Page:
TL;DR

OR: donâ€™t be so negative!

On with TASK #2 from The Weekly Challenge #192. Enjoy!

# The challenge

You are given a list of integers greater than or equal to zero, @list.

Write a script to distribute the number so that each members are same. If you succeed then print the total moves otherwise print -1.

Please follow the rules (as suggested by Neils van Dijke [2022-11-21 13:00]

1) You can only move a value of '1' per move
2) You are only allowed to move a value of '1' to a direct neighbor/adjacent cell


Example 1:

Input: @list = (1, 0, 5)
Output: 4

Move #1: 1, 1, 4
(2nd cell gets 1 from the 3rd cell)

Move #2: 1, 2, 3
(2nd cell gets 1 from the 3rd cell)

Move #3: 2, 1, 3
(1st cell get 1 from the 2nd cell)

Move #4: 2, 2, 2
(2nd cell gets 1 from the 3rd cell)


Example 2:

Input: @list = (0, 2, 0)
Output: -1

It is not possible to make each same.


Example 3:

Input: @list = (0, 3, 0)
Output: 2

Move #1: 1, 2, 0
(1st cell gets 1 from the 2nd cell)

Move #2: 1, 1, 1
(3rd cell gets 1 from the 2nd cell)


# The questions

Our fine host manwar is finding new ways of being creative and inclusive, so this time he handed over rules description to Neils van Dkjke. Excellent job both!

I might regret asking this question, but why only non-negative integers?

Another question â€“and this is seriousâ€“ are we supposed to find the minimum number of steps if the equal distribution can be done? It seemsâ€¦ not! Iâ€™ll try to aim at it, anyway.

# The solution

This. Was. Fun.

I started thinking of complex algorithms for finding the best place to put stuff, this might go here, but what if that is closer when it suddenly appeared.

Letâ€™s start from the far left. Suppose we have a spare unit that we have to reallocate somewhere. The optimal choice is to find the closer gap going rightwards, and this also moves us closer to an optimal solution.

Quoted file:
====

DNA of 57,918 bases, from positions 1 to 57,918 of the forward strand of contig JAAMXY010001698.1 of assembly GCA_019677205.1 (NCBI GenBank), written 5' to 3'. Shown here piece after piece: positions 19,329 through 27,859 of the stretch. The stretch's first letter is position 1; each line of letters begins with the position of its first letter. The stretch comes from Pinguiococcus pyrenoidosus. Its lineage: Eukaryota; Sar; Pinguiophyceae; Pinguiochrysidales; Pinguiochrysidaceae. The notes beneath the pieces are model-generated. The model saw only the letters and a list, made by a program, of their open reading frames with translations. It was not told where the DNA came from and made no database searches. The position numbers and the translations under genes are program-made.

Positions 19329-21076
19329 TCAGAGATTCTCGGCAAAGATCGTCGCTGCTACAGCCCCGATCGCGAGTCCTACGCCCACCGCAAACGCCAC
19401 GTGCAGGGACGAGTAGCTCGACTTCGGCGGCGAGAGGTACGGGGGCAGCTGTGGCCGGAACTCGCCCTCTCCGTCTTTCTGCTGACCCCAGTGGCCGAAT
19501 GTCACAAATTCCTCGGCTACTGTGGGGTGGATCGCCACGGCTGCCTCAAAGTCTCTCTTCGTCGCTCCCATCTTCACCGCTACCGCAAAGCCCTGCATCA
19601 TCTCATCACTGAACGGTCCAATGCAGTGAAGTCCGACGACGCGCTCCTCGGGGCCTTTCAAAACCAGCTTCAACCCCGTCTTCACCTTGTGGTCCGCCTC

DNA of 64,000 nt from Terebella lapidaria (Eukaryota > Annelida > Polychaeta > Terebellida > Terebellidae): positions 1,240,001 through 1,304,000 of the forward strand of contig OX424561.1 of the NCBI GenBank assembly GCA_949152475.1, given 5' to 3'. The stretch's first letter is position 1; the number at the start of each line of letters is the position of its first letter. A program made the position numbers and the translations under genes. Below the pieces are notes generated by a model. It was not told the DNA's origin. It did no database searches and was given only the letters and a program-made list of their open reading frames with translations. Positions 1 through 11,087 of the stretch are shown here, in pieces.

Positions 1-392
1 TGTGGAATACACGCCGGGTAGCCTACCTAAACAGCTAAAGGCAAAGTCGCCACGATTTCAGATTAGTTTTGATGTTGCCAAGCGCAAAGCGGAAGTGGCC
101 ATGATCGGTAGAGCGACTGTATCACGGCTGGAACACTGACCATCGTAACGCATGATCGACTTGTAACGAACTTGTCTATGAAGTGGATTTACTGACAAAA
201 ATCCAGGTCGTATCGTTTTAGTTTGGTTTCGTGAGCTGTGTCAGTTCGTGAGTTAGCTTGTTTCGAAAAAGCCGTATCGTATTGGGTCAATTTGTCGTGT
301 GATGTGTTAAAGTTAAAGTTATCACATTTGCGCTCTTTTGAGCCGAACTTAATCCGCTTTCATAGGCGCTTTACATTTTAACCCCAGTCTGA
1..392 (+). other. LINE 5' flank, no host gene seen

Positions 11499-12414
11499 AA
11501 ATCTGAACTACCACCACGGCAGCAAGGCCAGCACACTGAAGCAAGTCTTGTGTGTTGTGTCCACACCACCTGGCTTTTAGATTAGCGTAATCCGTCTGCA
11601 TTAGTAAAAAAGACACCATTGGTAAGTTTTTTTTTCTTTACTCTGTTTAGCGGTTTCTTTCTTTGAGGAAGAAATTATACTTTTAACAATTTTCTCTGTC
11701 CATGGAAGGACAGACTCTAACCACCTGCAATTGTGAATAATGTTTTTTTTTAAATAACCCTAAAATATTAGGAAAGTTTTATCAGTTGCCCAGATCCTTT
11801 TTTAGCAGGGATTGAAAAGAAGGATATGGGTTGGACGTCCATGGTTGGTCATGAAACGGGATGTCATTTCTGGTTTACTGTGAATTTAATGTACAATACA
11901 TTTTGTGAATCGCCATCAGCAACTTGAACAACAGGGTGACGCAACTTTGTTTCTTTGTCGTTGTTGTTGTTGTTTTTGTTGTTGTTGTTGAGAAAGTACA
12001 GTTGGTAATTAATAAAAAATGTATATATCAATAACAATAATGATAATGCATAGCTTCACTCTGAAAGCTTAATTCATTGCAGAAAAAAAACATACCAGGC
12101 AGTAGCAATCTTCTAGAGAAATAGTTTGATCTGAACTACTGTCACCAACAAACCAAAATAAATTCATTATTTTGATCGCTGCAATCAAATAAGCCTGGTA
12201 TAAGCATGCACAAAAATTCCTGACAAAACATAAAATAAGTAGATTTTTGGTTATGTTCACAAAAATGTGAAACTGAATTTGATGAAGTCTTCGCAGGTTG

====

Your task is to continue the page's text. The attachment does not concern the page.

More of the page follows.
How come? Suppose thereâ€™s another spare unit somewhere. For equal distribution to be feasible, then there must be another empty slot somewhere else. If this additional spare unit is left of the first slot, then using it for the leftmost leads us to a solution that has the same cost as not doing this. On the other hand, if itâ€™s on the right of the leftmost empty slot, then using it for the leftmost spare unit is going to save us some steps (at least one).

The first case is like this:

Spare         Spare   Gap           Gap
1             2      1             2

XX            XX
XX     XX     XX            XX
XX     XX     XX     XX     XX     XX
XX     XX     XX     XX     XX     XX


Using Spare 1 to fill in Gap 1 costs 3 moves, which means that we spend other 3 moves to use Spare 2 to fill Gap 2, for a total of 6 moves. Doing this in reverse order means that we move Spare 2 for 1 step, and Spare 1 for 5 steps, for a total of 6 steps again. Hence, our strategy of filling the leftmost gap (Gap 1) with the leftmost Spare (Gap 2) is optimal in this case.

Letâ€™s not consider the second case:

Spare          Gap   Spare          Gap
1             1      2             2

XX                   XX